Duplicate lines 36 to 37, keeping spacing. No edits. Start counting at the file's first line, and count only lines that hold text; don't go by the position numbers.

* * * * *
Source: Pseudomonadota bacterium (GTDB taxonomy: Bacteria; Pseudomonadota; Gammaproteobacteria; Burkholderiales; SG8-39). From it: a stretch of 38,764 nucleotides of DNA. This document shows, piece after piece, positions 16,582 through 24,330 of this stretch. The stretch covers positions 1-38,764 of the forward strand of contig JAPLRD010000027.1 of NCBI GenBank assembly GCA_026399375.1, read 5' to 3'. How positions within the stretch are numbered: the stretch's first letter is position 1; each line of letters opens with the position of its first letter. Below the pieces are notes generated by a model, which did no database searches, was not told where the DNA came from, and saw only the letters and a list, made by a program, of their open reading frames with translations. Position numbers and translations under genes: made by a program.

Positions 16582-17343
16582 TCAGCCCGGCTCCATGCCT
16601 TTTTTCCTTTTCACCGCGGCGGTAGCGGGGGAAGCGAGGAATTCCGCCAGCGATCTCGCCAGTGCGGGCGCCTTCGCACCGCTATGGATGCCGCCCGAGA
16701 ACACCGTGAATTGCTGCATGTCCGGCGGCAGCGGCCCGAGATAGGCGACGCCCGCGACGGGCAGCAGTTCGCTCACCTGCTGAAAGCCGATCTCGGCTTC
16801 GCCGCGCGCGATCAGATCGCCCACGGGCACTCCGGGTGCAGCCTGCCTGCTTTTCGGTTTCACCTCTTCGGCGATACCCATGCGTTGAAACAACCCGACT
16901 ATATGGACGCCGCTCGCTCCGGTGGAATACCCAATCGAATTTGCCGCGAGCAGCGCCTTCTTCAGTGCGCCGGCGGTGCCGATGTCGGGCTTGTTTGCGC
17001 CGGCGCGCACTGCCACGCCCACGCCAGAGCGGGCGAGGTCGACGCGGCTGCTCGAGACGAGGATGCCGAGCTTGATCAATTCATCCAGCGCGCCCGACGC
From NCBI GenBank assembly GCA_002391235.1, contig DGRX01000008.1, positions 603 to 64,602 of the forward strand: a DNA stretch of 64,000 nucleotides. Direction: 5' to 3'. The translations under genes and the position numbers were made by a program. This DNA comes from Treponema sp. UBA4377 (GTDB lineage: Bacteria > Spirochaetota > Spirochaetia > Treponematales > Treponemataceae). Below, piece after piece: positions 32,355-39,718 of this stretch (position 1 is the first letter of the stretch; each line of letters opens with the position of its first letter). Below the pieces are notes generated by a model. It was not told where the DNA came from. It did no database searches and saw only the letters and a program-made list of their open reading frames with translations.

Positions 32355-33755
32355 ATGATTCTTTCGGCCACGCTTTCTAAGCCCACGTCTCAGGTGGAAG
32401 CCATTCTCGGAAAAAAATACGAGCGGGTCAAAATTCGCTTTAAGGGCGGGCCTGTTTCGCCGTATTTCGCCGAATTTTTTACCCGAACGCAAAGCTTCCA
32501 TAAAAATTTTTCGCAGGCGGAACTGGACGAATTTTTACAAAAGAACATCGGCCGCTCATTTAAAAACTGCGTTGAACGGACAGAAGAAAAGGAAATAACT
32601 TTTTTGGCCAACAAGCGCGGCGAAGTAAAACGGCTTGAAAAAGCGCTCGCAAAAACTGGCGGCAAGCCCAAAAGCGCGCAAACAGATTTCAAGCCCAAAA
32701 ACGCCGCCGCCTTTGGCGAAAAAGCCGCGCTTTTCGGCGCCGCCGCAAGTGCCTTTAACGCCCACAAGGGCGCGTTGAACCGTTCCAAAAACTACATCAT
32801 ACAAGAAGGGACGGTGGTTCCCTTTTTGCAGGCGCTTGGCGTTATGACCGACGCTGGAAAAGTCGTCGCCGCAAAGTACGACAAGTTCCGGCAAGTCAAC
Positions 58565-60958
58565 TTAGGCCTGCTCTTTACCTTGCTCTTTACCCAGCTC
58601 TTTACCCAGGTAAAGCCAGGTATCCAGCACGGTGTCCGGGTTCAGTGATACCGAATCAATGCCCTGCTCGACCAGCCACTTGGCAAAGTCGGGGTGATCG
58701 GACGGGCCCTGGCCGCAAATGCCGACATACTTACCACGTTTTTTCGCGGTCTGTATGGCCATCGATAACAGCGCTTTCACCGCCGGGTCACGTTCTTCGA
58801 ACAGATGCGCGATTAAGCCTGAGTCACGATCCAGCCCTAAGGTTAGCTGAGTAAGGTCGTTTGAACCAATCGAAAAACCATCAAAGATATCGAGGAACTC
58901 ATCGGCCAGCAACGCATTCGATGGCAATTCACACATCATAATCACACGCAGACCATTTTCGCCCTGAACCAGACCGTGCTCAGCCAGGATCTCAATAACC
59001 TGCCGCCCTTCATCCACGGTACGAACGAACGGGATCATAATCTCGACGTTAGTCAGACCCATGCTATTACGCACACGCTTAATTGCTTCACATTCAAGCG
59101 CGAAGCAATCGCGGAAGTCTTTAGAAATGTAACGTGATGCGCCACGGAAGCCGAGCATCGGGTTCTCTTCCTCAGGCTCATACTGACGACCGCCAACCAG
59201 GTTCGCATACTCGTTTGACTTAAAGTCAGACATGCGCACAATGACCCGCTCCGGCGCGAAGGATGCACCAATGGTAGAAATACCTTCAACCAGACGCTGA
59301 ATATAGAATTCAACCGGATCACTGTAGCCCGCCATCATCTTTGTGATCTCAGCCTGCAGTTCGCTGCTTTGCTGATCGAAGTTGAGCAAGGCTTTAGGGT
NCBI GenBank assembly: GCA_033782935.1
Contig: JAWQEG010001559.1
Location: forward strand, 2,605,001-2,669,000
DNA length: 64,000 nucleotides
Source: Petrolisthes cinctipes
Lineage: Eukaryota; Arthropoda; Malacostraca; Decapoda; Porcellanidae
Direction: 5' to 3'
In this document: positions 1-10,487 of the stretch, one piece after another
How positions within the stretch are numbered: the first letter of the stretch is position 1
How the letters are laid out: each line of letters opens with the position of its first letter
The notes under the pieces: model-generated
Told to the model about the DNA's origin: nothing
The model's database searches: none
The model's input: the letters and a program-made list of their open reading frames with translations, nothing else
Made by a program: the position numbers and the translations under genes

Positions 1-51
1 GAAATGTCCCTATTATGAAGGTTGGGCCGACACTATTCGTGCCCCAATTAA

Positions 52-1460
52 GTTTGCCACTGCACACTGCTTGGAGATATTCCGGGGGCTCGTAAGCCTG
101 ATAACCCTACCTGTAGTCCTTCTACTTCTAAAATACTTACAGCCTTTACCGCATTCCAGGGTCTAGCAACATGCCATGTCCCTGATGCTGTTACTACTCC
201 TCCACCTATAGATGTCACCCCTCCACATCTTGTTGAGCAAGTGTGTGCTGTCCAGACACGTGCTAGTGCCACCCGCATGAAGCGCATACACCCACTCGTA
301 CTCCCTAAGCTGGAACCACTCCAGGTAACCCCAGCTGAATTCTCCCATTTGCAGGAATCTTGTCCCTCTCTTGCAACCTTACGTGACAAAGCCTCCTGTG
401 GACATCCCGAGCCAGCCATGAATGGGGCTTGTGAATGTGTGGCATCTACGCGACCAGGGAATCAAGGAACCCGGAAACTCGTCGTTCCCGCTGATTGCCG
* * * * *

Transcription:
How the letters are laid out: each line of letters opens with the position of its first letter
The notes under the pieces: model-generated